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This MSc provides participants with a theoretical understanding of research questions and methodologies in the study of past human-environment interactions, including subsistence and subsistence change. The Institute of Archaeology has a long research and training tradition in environmental archaeology, and has well-established laboratory facilities and reference collections as a result. What and how will I learn? Students gain practical experience in laboratory analysis of at least one of either: identification of animal bones, identification of plant macro-remains, sedimentological analyses. They develop an understanding of stratigraphic formation processes and their implications for developing sampling strategies and are trained to collect and analyse data and report scientific results. Degree Structure Students undertake courses to the value of 180 credits. The programme consists of three core courses (60 credits), optional courses (60 credits) and a research dissertation (60 credits). Core Modules Cultural Environments Resources and Subsistence Environmental Archaeology in Practice Dissertationreport All students undertake an independent research project, normally based on practical laboratory-based research, which culminates in a dissertation of 15,000 words. Options AT LEAST ONE OF THE FOLLOWING: Archaeobotanical Analysis in Practice Geoarchaeology I Zooarchaeology in Practice REMAINING OPTIONS ARE CHOSEN FROM: Other Masters course options from the Institute of Archaeology Further details available on subject website: http:www.ucl.ac.ukarchaeologymasterssummarymsc-enviro.htm The programme is delivered through a combination of lectures, seminars, presentations, laboratory sessions, practicals, and site and museum visits. Assessment is through the dissertation, and a combination of essays, coursework, presentations, practical examination and laboratory reports, depending on the options selected. Why should I study this degree at UCL? The UCL Institute of Archaeology is the largest and most diverse department of archaeology in the UK, and provides a stimulating environment for postgraduate study. The Institute boasts a wide range of laboratory facilities relevant to this degree including dedicated laboratories for zooarchaeology (with a comparative collection of Near Eastern and European faunal remains), archaeobotany (with extensive comparative collections for seeds, wood, tubers, phytoliths and pollen) phytolith processing, sedimentology and scanning electron microscopy. UCL is located in central London, close to the resources of the British Museum, the British Library and the Natural History Museum. Your future career We expect that some graduates of the programme will go on to PhD studies but that others will be well-placed to pursue a wide range of professional careers both within and beyond archaeology, including employment as environmental specialists for contract archaeology units. Entry Requirements A minimum of an upper second-class Bachelor's degree in a relevant subject from a UK university or an overseas qualification of an equivalent standard. How to apply Students are advised to apply as early as possible due to competition for places. Those applying for scholarship funding (particularly overseas applicants) should take note of application deadlines. Who can apply? The programme is particularly suitable for students with a first degree in archaeology or a relevant subject who wish to develop skills and training in research methods relevant to environmental archaeology, and to gain practical training in laboratory practice in the areas of archaeozoology, geoarchaeology or archaeobotany. Funding UK and EU students are eligible to apply for Arts and Humanities Research Council funding. Those who are accepted for this Master's programme may also be eligible to apply to the Institute for English Heritage funded bursaries. RAE Rating Institute of Archaeology 60% rated 4* (world-leading) or 3* (internation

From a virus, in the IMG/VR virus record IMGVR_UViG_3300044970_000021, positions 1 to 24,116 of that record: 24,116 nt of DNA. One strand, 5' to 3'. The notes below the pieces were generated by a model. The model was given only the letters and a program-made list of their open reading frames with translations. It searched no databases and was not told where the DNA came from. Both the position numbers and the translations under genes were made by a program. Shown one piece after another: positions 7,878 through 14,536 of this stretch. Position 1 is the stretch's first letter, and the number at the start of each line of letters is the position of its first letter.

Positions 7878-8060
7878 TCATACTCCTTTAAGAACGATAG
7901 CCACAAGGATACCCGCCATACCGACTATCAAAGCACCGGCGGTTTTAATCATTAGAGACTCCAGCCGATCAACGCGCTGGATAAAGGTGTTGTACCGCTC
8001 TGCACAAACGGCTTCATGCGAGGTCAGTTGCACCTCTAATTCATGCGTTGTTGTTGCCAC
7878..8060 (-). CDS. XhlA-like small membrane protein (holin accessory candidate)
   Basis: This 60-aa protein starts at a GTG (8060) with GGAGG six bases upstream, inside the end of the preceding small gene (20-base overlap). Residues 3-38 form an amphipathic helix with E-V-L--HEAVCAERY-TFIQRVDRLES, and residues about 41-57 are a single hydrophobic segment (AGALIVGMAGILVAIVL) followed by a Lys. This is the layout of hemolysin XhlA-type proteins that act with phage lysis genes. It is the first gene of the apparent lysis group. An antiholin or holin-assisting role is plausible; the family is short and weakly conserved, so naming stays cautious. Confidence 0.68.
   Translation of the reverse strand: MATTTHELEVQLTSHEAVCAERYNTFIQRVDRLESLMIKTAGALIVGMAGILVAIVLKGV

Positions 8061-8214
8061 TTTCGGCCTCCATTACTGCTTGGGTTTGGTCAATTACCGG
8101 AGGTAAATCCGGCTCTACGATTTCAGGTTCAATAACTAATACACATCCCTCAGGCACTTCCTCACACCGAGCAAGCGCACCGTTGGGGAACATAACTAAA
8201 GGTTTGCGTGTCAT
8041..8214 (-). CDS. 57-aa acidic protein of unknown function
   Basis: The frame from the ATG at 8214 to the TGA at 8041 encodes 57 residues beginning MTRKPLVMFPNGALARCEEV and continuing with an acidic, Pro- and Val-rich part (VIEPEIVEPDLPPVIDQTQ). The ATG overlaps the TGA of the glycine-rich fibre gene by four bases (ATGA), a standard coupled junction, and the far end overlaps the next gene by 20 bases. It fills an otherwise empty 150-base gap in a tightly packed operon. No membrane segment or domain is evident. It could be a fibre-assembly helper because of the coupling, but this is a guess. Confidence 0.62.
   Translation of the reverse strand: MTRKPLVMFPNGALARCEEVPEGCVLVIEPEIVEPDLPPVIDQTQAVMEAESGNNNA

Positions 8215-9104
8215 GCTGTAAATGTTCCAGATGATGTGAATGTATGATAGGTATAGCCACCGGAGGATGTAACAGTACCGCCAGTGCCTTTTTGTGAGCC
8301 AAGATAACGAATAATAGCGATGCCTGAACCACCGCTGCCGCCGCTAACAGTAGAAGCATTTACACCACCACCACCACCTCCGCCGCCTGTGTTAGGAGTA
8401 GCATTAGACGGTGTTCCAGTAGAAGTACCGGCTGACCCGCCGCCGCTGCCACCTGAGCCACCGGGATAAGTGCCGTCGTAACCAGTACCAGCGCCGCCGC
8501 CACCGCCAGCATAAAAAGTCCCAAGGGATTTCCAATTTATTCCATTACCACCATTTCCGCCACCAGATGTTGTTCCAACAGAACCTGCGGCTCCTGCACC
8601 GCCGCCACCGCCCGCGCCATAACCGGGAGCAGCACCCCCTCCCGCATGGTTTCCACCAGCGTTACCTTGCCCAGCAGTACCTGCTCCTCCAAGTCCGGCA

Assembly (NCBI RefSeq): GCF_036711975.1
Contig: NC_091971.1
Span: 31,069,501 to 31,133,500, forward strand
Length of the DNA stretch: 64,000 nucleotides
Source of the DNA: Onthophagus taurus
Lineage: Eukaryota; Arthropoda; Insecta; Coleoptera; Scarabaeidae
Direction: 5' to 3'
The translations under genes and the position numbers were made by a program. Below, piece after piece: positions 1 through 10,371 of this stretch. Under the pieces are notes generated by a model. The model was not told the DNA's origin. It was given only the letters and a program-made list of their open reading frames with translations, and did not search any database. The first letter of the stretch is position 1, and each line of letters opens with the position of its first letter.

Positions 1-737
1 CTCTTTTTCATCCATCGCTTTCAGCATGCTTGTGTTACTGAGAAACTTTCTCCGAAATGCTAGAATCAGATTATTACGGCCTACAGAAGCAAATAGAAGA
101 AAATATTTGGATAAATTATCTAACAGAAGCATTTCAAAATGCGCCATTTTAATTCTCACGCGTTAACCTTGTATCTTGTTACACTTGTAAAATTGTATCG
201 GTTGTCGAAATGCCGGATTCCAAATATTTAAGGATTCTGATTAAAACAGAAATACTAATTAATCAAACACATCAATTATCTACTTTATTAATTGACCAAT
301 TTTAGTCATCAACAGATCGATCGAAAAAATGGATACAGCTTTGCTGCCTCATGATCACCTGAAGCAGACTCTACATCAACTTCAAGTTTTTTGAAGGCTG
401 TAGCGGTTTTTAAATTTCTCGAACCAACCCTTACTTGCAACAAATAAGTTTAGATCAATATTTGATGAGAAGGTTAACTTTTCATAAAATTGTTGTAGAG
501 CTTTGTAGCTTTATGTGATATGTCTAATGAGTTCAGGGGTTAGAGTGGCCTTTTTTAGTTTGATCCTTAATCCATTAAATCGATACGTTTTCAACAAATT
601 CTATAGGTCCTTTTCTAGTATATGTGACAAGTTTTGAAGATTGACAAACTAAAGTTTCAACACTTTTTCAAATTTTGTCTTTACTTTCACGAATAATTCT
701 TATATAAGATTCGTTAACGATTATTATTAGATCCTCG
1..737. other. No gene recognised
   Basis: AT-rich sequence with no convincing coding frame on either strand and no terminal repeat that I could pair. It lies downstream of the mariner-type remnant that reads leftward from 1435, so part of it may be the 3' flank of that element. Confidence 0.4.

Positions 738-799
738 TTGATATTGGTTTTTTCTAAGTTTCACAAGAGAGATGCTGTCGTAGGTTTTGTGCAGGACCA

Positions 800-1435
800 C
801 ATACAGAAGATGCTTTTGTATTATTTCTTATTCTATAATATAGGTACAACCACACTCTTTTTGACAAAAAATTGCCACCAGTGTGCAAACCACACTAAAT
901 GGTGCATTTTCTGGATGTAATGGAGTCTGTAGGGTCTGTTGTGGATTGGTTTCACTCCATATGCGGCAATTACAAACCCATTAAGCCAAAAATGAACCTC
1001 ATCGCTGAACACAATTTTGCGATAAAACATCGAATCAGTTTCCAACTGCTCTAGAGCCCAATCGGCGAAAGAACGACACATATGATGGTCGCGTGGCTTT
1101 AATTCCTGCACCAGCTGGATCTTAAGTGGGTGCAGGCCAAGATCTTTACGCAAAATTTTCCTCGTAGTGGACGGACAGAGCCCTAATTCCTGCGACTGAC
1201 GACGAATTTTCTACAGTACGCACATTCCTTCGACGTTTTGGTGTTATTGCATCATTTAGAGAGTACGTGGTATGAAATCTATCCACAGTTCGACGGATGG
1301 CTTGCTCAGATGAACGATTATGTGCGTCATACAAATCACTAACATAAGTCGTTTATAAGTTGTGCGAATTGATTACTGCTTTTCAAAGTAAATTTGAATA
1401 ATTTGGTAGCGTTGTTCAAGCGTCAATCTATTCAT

This MSc provides participants with a theoretical understanding of research questions and methodologies in the study of past human-environment interactions, including subsistence and subsistence change. The Institute of Archaeology has a long research and training tradition in environmental archaeology, and has well-established laboratory facilities and reference collections as a result. What and how will I learn? Students gain practical experience in laboratory analysis of at least one of...